crossroads in career

Crimson37

Member
Hey gang, new member here.

So here's the situation: like most, i've loved aviation for as long as i can remember. I recently graduated with a BS in aviation management and my PPL (about 50 hrs TT). I currently work as an airfield operations officer at a part 139 airport. although i thoroughly enjoy working in airport ops, the ultimate goal is to be a commercial pilot in any way, shape, or form. the issue for me is, of course, how to get there. I was fortunate enough to graduate college with no student debt, so I've got that going for me. also, having the PPL is great because i get to enjoy some flying on the side. but like so many i'm just itching to get into the cockpit as soo as i can and stay there. i just can't figure out if i should continue working and take the slow route and get each rating over time, one by one, and then just slowly build time for a few years OR go to a fast track academy like ATP by saving up some money for a bit, utilize my not having any current debt and maybe take out a small loan to finance a portion of training, and take advantage of their Tuition Reimbursement program to take care of the loan.

honestly i feel like there's an obvious answer here:tinfoil:, but i just would like some extra opinions from those who have been there/done that. thanks for any help.

clear skies and tailwinds
 

WS

Well-Known Member
Hey gang, new member here.

So here's the situation: like most, i've loved aviation for as long as i can remember. I recently graduated with a BS in aviation management and my PPL (about 50 hrs TT). I currently work as an airfield operations officer at a part 139 airport. although i thoroughly enjoy working in airport ops, the ultimate goal is to be a commercial pilot in any way, shape, or form. the issue for me is, of course, how to get there. I was fortunate enough to graduate college with no student debt, so I've got that going for me. also, having the PPL is great because i get to enjoy some flying on the side. but like so many i'm just itching to get into the cockpit as soo as i can and stay there. i just can't figure out if i should continue working and take the slow route and get each rating over time, one by one, and then just slowly build time for a few years OR go to a fast track academy like ATP by saving up some money for a bit, utilize my not having any current debt and maybe take out a small loan to finance a portion of training, and take advantage of their Tuition Reimbursement program to take care of the loan.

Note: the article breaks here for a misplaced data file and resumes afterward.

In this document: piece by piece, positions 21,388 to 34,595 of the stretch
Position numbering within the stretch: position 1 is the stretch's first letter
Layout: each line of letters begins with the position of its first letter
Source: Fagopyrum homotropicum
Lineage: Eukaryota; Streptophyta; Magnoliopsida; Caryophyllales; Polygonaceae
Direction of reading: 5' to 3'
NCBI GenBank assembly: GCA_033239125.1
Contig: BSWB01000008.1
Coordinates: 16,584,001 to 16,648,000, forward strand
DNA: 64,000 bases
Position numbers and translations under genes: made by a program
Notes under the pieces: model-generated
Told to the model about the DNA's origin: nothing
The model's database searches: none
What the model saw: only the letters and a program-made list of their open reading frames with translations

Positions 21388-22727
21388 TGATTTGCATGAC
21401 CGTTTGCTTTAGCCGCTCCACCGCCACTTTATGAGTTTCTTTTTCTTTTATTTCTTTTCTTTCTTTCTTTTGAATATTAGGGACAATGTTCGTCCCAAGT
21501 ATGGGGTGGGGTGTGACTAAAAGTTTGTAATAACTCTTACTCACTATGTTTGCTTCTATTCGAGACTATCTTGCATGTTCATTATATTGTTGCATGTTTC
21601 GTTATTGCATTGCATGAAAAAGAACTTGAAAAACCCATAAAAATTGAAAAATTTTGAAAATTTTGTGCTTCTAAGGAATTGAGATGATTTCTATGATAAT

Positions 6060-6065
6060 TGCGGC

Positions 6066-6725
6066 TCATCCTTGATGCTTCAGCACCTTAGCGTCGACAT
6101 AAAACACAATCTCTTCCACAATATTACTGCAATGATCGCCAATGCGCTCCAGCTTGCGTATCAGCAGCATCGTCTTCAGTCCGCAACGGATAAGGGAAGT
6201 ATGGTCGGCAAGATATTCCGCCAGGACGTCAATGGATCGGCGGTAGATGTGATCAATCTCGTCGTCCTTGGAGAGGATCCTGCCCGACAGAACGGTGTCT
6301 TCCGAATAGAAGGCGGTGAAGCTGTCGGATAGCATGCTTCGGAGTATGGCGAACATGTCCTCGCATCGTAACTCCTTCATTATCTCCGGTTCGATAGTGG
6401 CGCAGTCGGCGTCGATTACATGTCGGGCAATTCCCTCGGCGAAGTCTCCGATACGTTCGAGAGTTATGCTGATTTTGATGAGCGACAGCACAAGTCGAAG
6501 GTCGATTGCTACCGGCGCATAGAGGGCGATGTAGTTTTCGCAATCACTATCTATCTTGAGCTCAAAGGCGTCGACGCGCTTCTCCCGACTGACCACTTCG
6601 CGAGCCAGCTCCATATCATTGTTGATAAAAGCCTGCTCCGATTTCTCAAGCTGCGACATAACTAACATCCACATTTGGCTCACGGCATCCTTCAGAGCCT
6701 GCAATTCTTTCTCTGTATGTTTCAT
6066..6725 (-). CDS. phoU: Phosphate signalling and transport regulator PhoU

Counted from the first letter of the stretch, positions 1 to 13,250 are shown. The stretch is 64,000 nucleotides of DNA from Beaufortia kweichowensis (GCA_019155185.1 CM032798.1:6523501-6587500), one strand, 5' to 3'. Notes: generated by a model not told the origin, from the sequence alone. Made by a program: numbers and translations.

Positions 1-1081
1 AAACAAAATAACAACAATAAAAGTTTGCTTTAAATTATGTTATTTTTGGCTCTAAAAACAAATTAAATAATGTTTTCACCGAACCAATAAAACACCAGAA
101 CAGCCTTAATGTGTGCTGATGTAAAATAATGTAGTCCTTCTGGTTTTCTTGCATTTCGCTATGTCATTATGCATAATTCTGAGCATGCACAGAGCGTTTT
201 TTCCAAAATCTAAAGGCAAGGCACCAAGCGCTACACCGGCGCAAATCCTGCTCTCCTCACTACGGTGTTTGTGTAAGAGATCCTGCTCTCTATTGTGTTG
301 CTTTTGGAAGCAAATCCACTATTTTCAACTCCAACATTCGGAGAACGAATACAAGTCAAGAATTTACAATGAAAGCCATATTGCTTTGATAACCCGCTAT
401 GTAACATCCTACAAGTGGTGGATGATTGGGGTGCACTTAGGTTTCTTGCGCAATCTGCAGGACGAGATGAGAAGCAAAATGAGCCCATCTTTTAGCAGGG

honestly i feel like there's an obvious answer here:tinfoil:, but i just would like some extra opinions from those who have been there/done that. thanks for any help.

clear skies and tailwinds
It sounds like you've already looked into this a fair amount, which is good. If you're looking at going the slow route, you need to make sure that your local area can support that with enough airplanes (you'll also need a complex airplane at some point for your commercial and CFI certificates, and a twin for your multi-engine) and instructors so that you're not without an airplane or instructor on a good flying day. I don't know that you'll save much if any money going this route, but you can at least continue earning an income which is good.

I would seriously look into the tuition reimbursement programs though, that may be the way to go at the moment. If you want to go to the airlines, they are really hurting for pilots at the regional level, and are shelling out more money every day to attract pilots. Many of them have agreements with flight schools, sometimes even the local ones, so look into those programs as they are basically free money if it's a place you would want to work anyway, just be aware that the money usually comes with a 2ish year contract. If you're serious about doing this, the way the pilot market is at the moment, you might be well served to just bang out those ratings in a hurry and get the time you need to get hired somewhere. Alot of regional airlines are handing out pretty big signing bonuses to brand new FOs which could help quite a bit with your training costs as well. Those bonuses could also disappear tomorrow if the hiring landscape changes dramatically, however that is pretty unlikely.